Pull one student to the side who will read out loud for a section. We try to have this student just far enough away from everyone else that they can read out loud quietly without everyone hearing. This helps reduce the stress of reading in front of other people.
Listen to the student. Are they self-correcting? Do they pronounce words correctly? Slow down or speed up? Do they reread when something doesn’t make sense? Are they using the punctuation as the author intended? Are they stressing words or phrases to enhance understanding for the listener?
Do your best to not interrupt, intervene or stop the student until they get to the end of the passage.
All of these skills are part of decoding, but they can impact comprehension. If your student is not doing any of the above skills, you will need to model, teach, practise each of these skills whenever possible, but wait until they finish reading so you don’t teach them you’ll stop and fix it for them.
Teaching students to self-monitor can be a challenge if they have learned to wait for help when they get stuck, but we’ll go into that in more detail in a later post.
If the decoding sounds like it’s on track, then it’s time to focus on the comprehension skills. You will need to choose the skills based on the purpose you’ve given students.
Use the questions on our Comprehension Check as a guide for questions you can ask. These also work as points when setting the purpose.
Assess that one student (2 minutes)
Listen to the student’s answers. Record how well you believe the student understands. When you are first starting with your students you may need to teach them what a good answer sounds like.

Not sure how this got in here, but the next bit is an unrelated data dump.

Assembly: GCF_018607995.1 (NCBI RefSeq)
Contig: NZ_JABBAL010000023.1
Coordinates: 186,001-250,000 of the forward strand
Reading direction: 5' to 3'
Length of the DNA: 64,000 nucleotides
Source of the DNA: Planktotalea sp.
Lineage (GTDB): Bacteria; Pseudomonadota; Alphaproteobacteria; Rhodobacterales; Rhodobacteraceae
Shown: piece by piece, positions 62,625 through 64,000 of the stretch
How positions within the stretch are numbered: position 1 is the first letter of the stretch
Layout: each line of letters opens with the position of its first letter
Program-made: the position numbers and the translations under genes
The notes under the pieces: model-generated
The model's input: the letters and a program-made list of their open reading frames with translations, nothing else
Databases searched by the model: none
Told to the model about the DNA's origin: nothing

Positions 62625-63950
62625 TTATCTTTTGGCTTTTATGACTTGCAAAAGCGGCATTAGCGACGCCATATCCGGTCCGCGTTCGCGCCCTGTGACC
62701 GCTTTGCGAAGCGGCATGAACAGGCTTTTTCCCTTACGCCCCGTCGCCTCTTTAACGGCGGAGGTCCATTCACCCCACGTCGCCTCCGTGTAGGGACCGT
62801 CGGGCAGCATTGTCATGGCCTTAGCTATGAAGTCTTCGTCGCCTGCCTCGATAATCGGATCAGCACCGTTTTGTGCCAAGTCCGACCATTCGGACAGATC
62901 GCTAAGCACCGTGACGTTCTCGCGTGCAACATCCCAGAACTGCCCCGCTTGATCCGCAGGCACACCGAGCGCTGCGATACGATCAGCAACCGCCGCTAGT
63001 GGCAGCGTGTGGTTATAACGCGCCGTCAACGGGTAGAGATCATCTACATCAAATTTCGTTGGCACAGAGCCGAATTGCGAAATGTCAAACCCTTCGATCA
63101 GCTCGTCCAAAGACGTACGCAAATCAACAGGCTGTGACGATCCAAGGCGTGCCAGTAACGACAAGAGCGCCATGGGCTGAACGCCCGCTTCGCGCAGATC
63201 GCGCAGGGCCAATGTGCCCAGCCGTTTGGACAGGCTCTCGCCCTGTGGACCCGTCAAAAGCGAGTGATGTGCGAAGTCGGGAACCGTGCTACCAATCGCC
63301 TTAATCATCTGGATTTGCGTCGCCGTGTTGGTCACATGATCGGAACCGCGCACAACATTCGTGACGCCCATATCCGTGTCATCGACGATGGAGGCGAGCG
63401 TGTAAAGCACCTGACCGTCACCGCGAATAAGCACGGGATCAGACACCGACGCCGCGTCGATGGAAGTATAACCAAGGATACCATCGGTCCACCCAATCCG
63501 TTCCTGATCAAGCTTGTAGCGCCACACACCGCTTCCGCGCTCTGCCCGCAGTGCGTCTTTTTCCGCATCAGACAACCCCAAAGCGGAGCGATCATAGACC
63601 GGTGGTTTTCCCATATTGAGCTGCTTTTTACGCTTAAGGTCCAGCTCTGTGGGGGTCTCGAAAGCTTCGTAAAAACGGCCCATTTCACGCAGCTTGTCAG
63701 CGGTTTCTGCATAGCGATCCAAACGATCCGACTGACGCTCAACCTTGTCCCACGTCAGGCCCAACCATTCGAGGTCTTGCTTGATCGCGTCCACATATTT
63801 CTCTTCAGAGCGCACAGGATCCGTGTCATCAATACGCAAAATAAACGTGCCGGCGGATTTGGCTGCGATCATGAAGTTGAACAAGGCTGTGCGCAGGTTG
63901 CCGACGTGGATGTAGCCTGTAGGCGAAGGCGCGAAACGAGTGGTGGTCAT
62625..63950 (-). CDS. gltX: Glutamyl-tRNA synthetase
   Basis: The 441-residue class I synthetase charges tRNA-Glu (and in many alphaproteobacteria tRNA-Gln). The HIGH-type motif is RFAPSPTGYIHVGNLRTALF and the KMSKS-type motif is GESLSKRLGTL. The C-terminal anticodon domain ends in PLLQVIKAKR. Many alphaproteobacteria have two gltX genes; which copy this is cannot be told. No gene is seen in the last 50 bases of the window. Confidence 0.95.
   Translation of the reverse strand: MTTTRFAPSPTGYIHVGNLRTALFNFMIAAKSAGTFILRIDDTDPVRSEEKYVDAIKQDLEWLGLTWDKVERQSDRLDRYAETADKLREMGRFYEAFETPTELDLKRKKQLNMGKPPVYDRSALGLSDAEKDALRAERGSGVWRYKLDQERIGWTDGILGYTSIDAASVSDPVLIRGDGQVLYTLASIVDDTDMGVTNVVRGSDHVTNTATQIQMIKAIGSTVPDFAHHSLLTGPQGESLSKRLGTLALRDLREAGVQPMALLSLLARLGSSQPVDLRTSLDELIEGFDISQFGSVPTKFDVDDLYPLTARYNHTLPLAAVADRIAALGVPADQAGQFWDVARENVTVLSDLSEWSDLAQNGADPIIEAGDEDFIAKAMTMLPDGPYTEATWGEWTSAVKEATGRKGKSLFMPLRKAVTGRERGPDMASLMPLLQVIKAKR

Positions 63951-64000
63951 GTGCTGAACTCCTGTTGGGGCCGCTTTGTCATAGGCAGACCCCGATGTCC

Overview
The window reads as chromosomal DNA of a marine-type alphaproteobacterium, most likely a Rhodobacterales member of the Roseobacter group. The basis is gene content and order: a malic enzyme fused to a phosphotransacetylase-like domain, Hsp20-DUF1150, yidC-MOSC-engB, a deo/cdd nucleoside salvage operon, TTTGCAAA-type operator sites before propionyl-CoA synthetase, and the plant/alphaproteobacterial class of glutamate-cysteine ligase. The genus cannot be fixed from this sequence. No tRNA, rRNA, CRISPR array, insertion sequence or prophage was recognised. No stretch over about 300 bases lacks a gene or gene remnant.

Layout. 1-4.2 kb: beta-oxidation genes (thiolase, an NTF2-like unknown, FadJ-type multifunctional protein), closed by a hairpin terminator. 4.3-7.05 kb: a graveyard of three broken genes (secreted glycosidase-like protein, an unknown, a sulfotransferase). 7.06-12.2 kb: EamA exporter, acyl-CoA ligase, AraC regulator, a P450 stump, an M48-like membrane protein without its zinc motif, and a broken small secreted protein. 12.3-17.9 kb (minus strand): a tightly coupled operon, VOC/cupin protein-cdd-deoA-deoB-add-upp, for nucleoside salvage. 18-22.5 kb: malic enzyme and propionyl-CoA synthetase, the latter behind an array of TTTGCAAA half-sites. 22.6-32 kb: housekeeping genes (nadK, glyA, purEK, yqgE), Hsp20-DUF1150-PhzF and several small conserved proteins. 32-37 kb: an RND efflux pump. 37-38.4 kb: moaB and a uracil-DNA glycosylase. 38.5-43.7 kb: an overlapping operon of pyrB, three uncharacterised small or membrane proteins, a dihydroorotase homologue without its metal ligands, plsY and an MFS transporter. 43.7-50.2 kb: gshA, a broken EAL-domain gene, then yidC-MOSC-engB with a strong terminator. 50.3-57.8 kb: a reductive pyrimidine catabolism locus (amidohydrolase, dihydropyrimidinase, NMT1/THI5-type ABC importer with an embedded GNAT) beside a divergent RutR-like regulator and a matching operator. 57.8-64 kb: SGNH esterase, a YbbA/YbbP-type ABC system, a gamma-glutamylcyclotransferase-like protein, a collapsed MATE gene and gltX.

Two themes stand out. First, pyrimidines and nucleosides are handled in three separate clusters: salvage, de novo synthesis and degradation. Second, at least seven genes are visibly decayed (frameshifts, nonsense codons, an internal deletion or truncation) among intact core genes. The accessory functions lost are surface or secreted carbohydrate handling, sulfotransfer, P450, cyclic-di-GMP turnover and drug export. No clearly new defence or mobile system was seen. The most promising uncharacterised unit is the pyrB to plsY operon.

For example, when you ask, “Tell me what happened in this story,” you might get a long, drawn out list of details that sort of wanders around the plot or you might get one or two details without any mention of the main idea. This tells you the student needs to be taught how to summarize and how much information is the right amount to give in an answer.
This is where the teaching comes in. Model exactly what a great answer sounds like. This can also happen during your Talk About the Book phase or the Model How to Talk About the Book part of the lesson so that all your students benefit from it.
Make a note about what the student is doing well and what the student can work on in the future.
Give that student feedback (1 minute)
Tell the student something they are doing well. Appreciate what they can do and tell them how it helps them as a reader.
Give them a tip or pointer that will help them develop another skill. This can be especially effective if it is something you can practice with them immediately.
For example, if a student is reading quickly, but doesn’t use stress on the right words, model it and then have the student practice it a few times. When they do it correctly, be sure to praise it and remind them to work on reading with the stress on the correct words when they read because it will help them make meaning of what they read.